To transform data within a single SQL Server, with source and target data in the same database, it is probably faster to use an
INSERT statement than a SSIS data flow task.
I compared performance of both on a table with about 23 million rows, taking about 3 GB. On a small-to-medium size development server, an
INSERT statement took about 30 seconds,
and a comparable SSIS data flow task took over two minutes, roughly a 4x difference. The data flow task did no transformation – only a source, directly connected to target. I was using the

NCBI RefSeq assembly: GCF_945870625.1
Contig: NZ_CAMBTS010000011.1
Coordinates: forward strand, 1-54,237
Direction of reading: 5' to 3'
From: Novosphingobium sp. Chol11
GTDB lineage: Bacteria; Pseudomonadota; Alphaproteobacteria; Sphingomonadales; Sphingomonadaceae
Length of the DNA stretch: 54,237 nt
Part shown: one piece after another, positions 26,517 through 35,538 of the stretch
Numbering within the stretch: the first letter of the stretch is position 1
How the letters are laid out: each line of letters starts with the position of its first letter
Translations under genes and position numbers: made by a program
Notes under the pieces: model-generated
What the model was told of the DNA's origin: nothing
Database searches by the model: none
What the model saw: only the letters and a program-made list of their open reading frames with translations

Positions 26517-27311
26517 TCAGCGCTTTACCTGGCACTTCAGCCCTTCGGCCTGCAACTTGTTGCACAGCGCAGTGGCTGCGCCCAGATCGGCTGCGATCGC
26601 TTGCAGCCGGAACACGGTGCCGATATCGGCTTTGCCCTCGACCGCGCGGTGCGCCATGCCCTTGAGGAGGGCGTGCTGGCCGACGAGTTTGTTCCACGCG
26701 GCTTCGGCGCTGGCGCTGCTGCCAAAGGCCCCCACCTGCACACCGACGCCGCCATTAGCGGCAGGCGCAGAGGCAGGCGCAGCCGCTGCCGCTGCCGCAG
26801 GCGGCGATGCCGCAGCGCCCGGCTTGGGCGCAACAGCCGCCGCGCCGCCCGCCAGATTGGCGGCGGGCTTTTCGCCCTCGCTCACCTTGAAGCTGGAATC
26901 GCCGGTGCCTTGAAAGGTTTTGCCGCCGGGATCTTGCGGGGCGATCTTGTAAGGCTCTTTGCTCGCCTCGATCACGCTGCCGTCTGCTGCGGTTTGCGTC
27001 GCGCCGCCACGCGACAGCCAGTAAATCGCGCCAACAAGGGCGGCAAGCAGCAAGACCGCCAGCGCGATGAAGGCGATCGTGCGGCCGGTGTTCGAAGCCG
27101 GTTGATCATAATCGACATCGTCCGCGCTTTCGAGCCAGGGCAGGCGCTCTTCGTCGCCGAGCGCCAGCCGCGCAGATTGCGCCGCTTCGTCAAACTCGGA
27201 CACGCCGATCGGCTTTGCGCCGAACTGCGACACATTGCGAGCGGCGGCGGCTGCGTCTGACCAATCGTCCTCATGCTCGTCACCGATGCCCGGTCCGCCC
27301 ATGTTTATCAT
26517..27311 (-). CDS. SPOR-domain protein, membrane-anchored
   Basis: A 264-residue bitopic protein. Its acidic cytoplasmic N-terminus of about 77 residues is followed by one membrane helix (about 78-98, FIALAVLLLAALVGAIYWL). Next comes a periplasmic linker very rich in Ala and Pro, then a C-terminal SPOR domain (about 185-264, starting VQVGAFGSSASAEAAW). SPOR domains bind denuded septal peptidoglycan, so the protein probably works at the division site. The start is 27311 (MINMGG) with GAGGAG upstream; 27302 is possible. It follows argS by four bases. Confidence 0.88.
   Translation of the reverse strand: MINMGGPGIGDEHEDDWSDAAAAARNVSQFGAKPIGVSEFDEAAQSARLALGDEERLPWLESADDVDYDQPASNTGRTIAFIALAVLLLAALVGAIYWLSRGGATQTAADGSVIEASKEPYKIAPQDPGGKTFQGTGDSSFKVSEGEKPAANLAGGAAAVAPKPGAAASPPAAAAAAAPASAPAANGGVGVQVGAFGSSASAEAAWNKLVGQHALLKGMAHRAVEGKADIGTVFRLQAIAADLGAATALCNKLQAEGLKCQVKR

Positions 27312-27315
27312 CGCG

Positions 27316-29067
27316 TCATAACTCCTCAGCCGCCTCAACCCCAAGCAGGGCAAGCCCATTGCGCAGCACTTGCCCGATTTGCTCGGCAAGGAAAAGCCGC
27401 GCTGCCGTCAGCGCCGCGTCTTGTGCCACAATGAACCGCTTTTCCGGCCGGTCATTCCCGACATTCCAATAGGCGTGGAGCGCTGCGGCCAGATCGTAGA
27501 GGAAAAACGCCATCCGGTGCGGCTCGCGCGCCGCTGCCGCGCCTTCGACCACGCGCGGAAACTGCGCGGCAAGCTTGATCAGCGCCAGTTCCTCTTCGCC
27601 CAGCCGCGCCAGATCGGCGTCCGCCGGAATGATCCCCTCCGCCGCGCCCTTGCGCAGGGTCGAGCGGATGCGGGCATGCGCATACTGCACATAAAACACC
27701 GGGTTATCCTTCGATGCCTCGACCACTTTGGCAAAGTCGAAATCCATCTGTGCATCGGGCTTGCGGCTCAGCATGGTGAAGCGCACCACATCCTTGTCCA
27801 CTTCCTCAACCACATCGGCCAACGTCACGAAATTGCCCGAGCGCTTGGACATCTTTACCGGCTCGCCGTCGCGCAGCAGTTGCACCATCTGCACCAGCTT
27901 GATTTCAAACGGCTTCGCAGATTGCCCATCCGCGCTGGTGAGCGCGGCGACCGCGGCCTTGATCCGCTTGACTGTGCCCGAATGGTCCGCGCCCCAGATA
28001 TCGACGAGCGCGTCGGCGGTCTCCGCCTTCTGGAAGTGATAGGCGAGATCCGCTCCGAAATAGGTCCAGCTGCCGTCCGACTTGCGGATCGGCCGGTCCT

SQL Server native client, and was running
dtexec on the same server as the database so the cost of pulling rows over the network should not have been a factor. I was also turning off all progress logging from
dtexec to avoid inflating the runtime from overhead of writing to the console. (Just to be clear, I was not running the package from Visual Studio.)
To maximize performance I was using the
TABLOCK hint with the
INSERT statement (
insert into table with (tablock)) and have my database in simple recovery mode, to limit logging overhead. For
this kind of batch operation I don’t care about point-in-time recovery; if the process fails I would just start it over. This is similar to what I would have done in Oracle with
insert /*+ append */.
It seems like the main reason to use a data flow task is to load and transform data from different locations.